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In Ragusa, provincial capital, the municipality has 68.011 inhabitants, its surface measures 69.389 hectares and its population density counts 98 inhabitants per square kilometre. It rises on a hilly area, 502 metres above the sea-level.
The main economical activities are agriculture, cattle breeding, handicraft, tourism and the new chemical industry linked to oil and asphalt extraction. The main cultivations are: vegetables, cereals, almonds, walnuts, grapes, olives, fruit and hothouse plants. There are also cow, sheep, pig and horse farms.
According to some sources, the name Ragusa etymologically comes from the Greek-byzantine word Rogos. Ragusa is divided in two: Ragusa Inferiore (lower Ragusa) also called Ibla and Ragusa Superiore (higher Ragusa). Ibla original name was Hibla Heraia, a town founded by the Siculians in the inland area of the Hyblaean plateau. Later, it was conquered by the Carthaginians and by the Romans. In the 4th century AD, under the Byzantine domination, the settlement became bigger, and in 848 it was occupied by the Arabs. In 1091 it was entitled county town by the Norman King Roger II, and in 1282, after the battle of the Sicilian Vespers, it was included to the county of Modica by Manfredi Chiaramonte.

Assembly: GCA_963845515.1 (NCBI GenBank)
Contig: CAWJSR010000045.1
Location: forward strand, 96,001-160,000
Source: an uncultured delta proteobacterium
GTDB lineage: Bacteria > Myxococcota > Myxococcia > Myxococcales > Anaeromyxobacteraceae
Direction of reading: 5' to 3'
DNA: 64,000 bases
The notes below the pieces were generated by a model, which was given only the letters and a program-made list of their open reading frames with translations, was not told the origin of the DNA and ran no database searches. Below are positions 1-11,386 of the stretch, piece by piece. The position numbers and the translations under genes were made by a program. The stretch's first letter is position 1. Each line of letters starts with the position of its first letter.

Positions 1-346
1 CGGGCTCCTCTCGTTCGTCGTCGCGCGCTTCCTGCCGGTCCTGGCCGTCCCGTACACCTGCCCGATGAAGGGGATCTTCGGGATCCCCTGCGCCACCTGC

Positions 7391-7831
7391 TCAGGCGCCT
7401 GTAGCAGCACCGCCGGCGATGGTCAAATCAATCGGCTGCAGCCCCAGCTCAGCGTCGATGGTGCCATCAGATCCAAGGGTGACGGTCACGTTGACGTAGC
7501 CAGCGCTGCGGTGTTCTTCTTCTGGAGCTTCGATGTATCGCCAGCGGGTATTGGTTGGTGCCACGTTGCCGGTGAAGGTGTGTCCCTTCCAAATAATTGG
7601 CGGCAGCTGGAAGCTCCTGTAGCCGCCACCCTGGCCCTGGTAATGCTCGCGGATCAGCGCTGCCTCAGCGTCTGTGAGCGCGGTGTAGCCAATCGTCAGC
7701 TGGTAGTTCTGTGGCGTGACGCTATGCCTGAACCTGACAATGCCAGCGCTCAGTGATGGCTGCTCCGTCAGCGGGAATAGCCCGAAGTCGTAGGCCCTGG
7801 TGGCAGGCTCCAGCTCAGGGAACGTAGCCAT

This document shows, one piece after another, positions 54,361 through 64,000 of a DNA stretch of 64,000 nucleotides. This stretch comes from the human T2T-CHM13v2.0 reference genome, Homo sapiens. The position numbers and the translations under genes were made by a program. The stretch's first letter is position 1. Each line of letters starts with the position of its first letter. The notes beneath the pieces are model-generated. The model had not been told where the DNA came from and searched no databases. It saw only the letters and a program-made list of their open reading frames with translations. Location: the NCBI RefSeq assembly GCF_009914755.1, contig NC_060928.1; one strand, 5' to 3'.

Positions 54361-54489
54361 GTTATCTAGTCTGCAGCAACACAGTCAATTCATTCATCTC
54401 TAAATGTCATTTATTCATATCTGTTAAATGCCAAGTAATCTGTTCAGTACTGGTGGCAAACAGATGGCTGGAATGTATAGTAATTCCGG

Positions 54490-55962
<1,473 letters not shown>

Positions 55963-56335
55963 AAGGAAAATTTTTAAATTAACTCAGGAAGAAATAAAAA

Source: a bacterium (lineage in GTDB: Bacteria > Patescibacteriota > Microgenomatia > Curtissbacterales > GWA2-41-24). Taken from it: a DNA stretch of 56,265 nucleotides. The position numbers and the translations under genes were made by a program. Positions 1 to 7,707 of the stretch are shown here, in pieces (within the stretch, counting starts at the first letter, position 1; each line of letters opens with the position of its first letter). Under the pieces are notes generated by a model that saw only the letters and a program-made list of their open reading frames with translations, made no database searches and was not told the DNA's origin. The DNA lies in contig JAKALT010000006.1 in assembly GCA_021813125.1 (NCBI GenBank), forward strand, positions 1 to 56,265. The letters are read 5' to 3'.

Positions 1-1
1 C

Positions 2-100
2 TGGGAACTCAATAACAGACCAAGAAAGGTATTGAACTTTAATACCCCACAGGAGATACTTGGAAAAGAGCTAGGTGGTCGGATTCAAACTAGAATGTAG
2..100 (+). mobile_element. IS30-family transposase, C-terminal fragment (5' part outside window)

Half levelled by the earthquakes in 1542 and 1693, it was reconstructed giving birth to two settlements. The contrasts between the two towns intensified during the 19th century when two autonomous municipalities were established. They were reunified only in 1926 and the following year Ragusa was made provincial capital.
The main monuments are: the church of S. Maria delle Scale, the church of Purgatory ,famous for its Baroque portal, the wonderful cathedral of S. John the Baptist and Palace Donnafugata containing many paintings by Ribera (1588-1652) and Messina (18th century)
(Grazie a Enrico per questo testo)